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brance of which he is overwhelmed with shame, remorse and anguish. Imagine yourself in his stead, a lonely, blasted, and haggard outcast, unpitied and unprotected, with no subject of reflection but the crimes and follies which have thus reduced you! What could create more exquisite suffering than the recollection of those deeds of madness which drew you from probationary ground into utter ruin? How painful to retrace the steps by which you approached the gulf of despair! how painful to remember duties unperformed, opportunities unregarded, proffered pardon often despised and salutary fears always quelled!
3. Despair of a better state will deprive the sufferings of hell of mitigation, and form one of its most appalling circumstances. To feel that their condition is unalterable, their portion unalienable, that the night of darkness on which they entered at death has no morning, that the fire into which they are banished is unquenchable, that the worms which prey on their spirits never die, is the dreadful doom of lost men. Could ages bring them relief, though wrapt in mantles of woe and lying on beds of sorrow, they might wait patiently.
But no such expectation sustains them in the midst of their miseries. They are no longer deceived by error, no longer consoled by hope, They are persuaded of the awful truth;-as the tree falls, so it lies. It is impossible for us to realize this state of mind. To be involved in wretchedness which we know will never cease, to see the frown of God, to look back and forward without fixing on one object to relieve, and in full expectancy of worse evils, is hell. In this life we know nothing of it. Here in the saddest conjunctures, when every friend forsakes us and every prospect lowers, we look to all changing time, and hope for succor. But in hell the storm never clears away, the sunshine of prosperity never opens upon the soul, the expectation of a brighter day is over. It is not wonderful that in this state of feeling, the agitated and despairing spirit should exclaim;
"Which way shall I fly?
Infinite wrath and infinite despair!
Still threatening to devour me, opens wide,
To which the hell I suffer seems a heaven."
The evil that it now experiences it could
brace itself to bear, but the abysses into which it must yet descend, the long tracks of misery it must yet travel, the horrid conviction it must yet so often feel that the work of destruction is only now begun, makes it feel that it is indeed in Hell.
4. But there are other modes of wretchedness which we may justly ascribe to the inhabitants of that world. The stings of conscience, the gnawings of remorse, the agitations of passion, the bitterness of recollection and sickening despair, are not the only messengers of wrath to execute the penalties of God's violated law. Satan and his angels and lost men themselves are the executors of his will. You might as well look for harmony in the abodes of maddened insanity, as among spirits infuriated by crime and anguish. If love is the harmony of heaven, enmity must make discord in hell. The wicked are selfish; no law of benevolence binds them in communities for mutual benefit, no principles of justice protect them from mutual aggression. What will not passion, unbridled and exasperated do among the miserable victims of despair? When will the hatred of such beings cease, when will their conflicts end, when will order be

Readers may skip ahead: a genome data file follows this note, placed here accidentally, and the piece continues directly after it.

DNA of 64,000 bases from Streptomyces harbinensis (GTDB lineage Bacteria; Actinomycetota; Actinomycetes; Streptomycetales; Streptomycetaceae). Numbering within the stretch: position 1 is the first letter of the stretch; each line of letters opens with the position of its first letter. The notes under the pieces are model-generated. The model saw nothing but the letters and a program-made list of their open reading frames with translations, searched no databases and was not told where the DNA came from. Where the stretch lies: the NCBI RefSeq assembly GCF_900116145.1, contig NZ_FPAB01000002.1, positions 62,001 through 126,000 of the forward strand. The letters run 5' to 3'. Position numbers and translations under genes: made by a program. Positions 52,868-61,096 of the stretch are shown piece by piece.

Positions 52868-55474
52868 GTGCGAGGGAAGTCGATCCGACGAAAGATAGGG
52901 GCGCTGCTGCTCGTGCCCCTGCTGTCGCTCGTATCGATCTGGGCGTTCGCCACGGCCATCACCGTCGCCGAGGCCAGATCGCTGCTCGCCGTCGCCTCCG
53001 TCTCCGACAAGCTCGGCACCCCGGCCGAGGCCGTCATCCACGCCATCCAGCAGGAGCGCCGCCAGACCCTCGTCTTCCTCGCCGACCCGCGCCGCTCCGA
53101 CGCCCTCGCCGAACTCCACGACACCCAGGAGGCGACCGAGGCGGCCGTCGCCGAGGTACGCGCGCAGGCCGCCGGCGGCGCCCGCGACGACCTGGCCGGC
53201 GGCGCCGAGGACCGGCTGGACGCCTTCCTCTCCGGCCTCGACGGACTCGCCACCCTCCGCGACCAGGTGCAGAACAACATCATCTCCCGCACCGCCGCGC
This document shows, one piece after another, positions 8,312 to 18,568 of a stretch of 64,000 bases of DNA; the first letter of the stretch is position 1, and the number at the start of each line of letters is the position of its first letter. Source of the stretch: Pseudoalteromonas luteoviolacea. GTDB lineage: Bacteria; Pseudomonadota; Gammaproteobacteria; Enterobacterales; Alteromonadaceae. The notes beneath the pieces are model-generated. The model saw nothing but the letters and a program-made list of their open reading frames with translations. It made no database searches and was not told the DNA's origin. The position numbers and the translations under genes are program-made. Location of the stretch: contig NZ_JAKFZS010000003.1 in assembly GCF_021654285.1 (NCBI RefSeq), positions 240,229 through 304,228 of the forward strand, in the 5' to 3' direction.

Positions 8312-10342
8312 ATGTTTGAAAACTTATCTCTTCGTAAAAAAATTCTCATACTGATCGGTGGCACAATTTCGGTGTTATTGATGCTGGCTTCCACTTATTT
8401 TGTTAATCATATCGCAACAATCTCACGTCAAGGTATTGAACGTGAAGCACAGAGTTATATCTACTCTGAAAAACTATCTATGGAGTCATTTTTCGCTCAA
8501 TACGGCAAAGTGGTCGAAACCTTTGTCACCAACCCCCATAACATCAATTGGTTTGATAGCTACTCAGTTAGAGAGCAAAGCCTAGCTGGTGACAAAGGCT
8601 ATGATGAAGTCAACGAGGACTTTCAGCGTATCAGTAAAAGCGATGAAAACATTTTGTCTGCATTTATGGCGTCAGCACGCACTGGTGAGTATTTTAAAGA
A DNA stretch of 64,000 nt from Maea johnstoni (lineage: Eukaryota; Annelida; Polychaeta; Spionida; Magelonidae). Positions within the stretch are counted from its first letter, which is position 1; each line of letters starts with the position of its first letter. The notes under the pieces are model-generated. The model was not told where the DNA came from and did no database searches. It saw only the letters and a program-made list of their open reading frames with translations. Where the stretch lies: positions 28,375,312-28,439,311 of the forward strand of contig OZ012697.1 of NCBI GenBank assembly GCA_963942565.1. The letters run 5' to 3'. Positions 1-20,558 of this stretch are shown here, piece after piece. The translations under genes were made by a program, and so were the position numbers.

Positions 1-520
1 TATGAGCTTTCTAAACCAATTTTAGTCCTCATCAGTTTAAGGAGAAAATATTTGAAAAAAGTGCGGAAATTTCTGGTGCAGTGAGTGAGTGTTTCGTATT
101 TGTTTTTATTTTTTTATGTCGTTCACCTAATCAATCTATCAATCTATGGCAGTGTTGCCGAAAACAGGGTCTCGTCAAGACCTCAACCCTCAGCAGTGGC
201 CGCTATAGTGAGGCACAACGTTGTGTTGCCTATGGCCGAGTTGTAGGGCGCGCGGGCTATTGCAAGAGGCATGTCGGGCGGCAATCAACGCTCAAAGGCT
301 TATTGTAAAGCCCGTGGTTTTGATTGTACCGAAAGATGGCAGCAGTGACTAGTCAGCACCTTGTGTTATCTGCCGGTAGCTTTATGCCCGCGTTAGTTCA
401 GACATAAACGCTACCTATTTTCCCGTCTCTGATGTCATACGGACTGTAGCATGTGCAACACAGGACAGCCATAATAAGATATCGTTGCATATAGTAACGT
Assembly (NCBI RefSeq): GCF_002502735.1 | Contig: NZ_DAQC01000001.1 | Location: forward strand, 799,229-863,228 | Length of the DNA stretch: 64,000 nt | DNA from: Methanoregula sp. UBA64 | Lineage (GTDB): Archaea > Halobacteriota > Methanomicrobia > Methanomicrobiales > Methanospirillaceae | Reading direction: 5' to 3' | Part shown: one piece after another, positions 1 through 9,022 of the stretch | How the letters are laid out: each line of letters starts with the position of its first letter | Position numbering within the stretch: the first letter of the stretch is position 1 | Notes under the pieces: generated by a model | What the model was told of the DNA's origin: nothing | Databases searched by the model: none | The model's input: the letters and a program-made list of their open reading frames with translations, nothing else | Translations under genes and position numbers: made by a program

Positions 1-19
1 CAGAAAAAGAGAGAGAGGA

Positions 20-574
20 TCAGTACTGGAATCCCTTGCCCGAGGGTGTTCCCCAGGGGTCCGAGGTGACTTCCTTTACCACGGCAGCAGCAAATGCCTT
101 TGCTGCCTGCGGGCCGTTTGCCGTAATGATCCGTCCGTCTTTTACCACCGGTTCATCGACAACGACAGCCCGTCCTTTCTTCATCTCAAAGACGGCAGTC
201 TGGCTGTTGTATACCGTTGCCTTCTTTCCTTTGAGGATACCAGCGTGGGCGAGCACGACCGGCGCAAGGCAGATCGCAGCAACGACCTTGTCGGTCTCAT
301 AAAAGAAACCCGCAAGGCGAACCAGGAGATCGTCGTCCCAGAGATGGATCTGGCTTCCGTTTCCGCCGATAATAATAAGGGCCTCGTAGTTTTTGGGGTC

restored where confusion reigns, when will the tumult and collision of mutual hostility terminate? Who could wish a habitation, who could endure even a visit in that world of darkness, of despair, and of malevolence? 5. But the most dreadful circumstance in the sentence of damnation has not yet been named. I mean the wrath of the Lamb. Conscious of having incurred the displeasure of a just and and merciful being, the wicked must look at themselves with shame, at each other with scorn, and to heaven with consternation. To behold the Lamb of God whom they have treated with indignity, quitting the mercy seat and assuming the throne of justice, to behold a frown where once pity sat, to hear sounds of vengeance from lips which once uttered love, and to know that by their own obduracy they have rendered this change necessary and just, closes in a most dreadful climax all that we can positively assert of their miseries. From the nature of their minds and from the characters which they sustain, it is probable that fretful, angry and vindictive passions, painful recollections, fiend-like animosities, and heart-chilling anticipations, conscious guilt, remorse and fell despair, will form part of the
degradation and anguish of destruction. By what other means the soul will be made to feel the evil of sin, and to deplore its own perversity, cannot here be ascertained. Nor could any important object be secured by a more precise and definite acquaintance with the modes of future punishment. The design of revelation is to protect the law of God from violation. We are therefore informed that its sanctions are severe. To impress this on the mind, the most terrific descriptions of the world of punishment that language affords are employed. But still they may prove to be only approximations to the truth. By means as yet unknown the anguish of the soul may be increased beyond present conception, and to a degree never expressed in words. Its distress will certainly equal whatever is implied in lying down in devouring fire and in everlasting burnings.